In short: While it's incredible to see such perfectly-preserved frescoes, buildings and graffiti, there's something more than disturbing about it all.
For the past eight years, Jason Spiehler has been a top name in the world of Rome walking tours, written up by both Rick Steves and the New York Times. Now, he’s started a company that focuses on offering tours by well-informed, passionate guides of Italy’s top sites. In Rome, that includes not just the Colosseum and St. Peter’s Basilica, but gems off the beaten path — like tours of the Galleria Borghese, the catacombs, and the city’s finest small churches.
(Full disclosure: I work for this company. But hey, I think that means I know the quality of our guides and the work that’s put in pretty well, too!).
The company just launched a website, www.walksofitaly.com, giving full information about all of the tours offered. So far, they cover Rome, Florence, and Pompeii. One top seller is the “Pristine Sistine” tour, which takes visitors into the Sistine Chapel first thing in the morning, before the crowds arrive. Another neat feature: All of the private tours give you the option of having “add-ons,” like another half-hour on the Palatine Hill or in the Imperial Forums. Convinced your tour’s the right one? You can book immediately online. Still have questions? You can shoot the tour coordinator, Linda, an email at email@example.com, call, or even Skype.
Okay, enough plugging for one day. But seriously. Check out the website. I know I’m biased, but I still think it looks pretty good.
Ostia Antica, the ancient town just 20 miles from Rome, might not have the dramatic past of its Vesuvius-vanquished neighbors to the south. But if your interest is in getting a feel for the daily lives of the Romans, not the notoriety of a particular disaster, then head to Ostia Antica.
Before being abandoned in the 9th century, the ancient Roman city had 50,000 inhabitants. Today, the vast site is chock-full
of the remnants of houses, restaurants, and bars. There’s even a hotel. It’s still two stories tall — and you’re still allowed to climb the ancient stairs to the second floor.
Like other high-quality ancient sites, if Ostia gives you one thing, it’s the sense of how little times have really changed. Not only could visitors to town stay in a hotel (with the more expensive, seaside-view rooms those on the higher floors), but they could walk across the street for a tipple at the bar and restaurant. Here’s an image of that bar, left, complete with the marble shelving for various bottles and, above it, a fresco depicting exactly what the restaurant served — an ancient predecessor to the current menus with photos you see in Rome today. (Although, avoid those).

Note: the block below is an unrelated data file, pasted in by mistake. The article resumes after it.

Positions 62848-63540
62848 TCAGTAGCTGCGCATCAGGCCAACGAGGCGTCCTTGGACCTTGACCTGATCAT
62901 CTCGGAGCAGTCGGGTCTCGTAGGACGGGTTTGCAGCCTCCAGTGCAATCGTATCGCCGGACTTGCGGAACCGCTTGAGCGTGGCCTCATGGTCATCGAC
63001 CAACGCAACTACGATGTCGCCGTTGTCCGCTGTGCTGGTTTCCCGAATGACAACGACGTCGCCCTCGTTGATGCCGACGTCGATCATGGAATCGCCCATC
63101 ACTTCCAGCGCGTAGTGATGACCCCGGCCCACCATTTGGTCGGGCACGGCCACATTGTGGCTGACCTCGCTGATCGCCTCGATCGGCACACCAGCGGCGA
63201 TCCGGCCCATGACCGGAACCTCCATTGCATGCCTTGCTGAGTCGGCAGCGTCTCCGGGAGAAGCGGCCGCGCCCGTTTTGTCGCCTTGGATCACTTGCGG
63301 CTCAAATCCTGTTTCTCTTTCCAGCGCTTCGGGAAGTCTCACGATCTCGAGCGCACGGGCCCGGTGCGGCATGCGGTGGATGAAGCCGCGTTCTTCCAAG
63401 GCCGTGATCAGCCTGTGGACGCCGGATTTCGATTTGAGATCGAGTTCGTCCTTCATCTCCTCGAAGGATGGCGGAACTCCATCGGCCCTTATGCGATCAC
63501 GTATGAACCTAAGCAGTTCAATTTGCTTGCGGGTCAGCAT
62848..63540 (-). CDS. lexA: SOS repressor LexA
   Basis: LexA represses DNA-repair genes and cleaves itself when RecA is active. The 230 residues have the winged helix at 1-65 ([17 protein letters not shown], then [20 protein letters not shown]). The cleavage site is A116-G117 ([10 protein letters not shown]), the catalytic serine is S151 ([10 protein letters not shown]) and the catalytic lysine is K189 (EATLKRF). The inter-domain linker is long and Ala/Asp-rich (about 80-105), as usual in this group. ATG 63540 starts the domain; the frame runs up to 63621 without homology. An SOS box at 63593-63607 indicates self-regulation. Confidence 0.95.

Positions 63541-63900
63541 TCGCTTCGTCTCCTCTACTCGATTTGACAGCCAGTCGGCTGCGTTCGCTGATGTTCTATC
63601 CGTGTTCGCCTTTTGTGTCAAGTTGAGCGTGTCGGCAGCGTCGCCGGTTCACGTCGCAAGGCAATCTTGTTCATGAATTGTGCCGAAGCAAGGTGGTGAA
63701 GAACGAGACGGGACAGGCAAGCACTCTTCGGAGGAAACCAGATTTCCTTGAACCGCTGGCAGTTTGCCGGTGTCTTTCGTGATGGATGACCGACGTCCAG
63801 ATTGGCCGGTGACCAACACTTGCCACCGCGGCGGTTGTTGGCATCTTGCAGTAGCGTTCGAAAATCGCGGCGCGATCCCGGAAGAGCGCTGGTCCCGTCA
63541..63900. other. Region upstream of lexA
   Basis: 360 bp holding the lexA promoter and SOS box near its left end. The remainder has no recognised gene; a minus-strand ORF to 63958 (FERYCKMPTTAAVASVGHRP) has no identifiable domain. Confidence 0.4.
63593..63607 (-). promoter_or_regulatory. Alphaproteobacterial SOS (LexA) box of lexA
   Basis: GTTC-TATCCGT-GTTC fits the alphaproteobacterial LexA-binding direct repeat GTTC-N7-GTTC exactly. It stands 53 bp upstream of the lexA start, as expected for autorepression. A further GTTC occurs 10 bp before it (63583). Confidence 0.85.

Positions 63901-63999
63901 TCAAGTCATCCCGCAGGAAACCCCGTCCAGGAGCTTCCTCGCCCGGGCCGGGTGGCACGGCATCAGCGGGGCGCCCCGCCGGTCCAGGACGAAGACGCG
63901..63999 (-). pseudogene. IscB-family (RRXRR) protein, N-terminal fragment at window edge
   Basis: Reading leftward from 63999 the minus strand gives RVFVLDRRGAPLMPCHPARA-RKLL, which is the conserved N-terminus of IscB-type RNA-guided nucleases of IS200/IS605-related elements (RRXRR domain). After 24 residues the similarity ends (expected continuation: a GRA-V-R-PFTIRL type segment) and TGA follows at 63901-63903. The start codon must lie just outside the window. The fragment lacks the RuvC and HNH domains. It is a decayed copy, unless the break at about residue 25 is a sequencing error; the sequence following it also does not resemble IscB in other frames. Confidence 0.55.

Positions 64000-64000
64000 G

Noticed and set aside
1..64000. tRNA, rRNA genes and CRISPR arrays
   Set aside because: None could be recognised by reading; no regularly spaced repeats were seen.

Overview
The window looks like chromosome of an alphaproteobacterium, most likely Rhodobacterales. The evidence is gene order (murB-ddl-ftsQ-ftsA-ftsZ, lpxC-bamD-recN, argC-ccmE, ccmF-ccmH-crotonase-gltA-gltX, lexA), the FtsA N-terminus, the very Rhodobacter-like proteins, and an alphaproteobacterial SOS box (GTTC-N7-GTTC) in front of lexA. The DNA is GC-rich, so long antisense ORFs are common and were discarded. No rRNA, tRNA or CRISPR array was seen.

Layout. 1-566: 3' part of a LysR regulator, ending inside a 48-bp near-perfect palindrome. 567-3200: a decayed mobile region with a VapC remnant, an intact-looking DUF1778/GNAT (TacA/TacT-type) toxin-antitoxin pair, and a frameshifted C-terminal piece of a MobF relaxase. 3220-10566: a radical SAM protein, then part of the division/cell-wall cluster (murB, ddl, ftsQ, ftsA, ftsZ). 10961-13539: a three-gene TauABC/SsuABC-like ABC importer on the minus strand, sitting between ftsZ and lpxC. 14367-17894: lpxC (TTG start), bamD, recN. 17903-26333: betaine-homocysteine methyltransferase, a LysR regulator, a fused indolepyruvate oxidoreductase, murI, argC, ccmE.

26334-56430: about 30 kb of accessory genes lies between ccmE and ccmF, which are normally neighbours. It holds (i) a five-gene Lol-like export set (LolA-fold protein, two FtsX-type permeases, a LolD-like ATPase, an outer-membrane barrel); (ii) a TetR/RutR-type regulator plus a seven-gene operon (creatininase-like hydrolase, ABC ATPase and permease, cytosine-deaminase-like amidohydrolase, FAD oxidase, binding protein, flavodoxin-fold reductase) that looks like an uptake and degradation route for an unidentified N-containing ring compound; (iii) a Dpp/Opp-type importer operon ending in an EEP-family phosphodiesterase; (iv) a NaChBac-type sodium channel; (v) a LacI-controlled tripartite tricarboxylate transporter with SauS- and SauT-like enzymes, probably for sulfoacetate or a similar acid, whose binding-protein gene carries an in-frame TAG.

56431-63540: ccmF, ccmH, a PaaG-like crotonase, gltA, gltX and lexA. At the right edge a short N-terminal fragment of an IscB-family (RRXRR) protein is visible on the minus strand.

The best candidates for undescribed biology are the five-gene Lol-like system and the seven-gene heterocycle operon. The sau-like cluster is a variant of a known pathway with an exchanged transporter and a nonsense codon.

And you can get a sense of ancient advertising. Take this shop, its floor a black-and-white mosaic of fish and seafood. What was this shop? The fish-monger, of course.
You can get to Ostia by taking the Metro, line B, to Piramide, then following the signs to the Roma-Lido station. From there, you can get the train to Ostia Antica, using the same metro ticket. For a map, click here.
I love Rome’s ruins: the forum, the Palatine, the scattered bits of temple and theatre and bath. But I’m the first to admit that you need some imagination, and historical background, to look at “ruin” and see “ancient city.”
Not in Herculaneum.
Destroyed (or preserved), like Pompeii, by the eruption of Mount Vesuvius in 79 A.D., Herculaneum shows you more than the shape of the ancient town. It shows you the town itself. The site boasts two-story buildings, colorful frescoes, and near-perfect mosaics. And because it was dumped mainly with a dense, volcanic stone called tuff, rather than the ash that felled Pompeiians, it’s only here, not at its more-famous neighbor, that you can see remnants of actual wood. There’s nothing like seeing an ancient bedframe to feel uncomfortably close to the townspeople who died here nearly two millennia ago.
Even so, Herculaneum hasn’t managed to usurp the hold that Pompeii has in the international imagination. Why? It’s a lot smaller, for a start: about a third of the size. It’s also somewhat less grand. But with better-preserved buildings, less crowds, and a closer location to Rome, it’s also a rewarding alternative to its more-notorious neighbor. And don’t underestimate the site: It takes the thorough visitor a good three hours to peek into each house’s nook and cranny.
To get to Herculaneum from Rome, take the train to Naples. The fastest train is 70 minutes and starts at €44 one way; the slowest, at 3 hours, costs €12.40. Go to Trenitalia’s website for times and fares, but remember to put in “Roma” and “Napoli,” not “Rome” and “Naples.” From there, grab the local train, the Circumvesuviana, to “Ercolano.”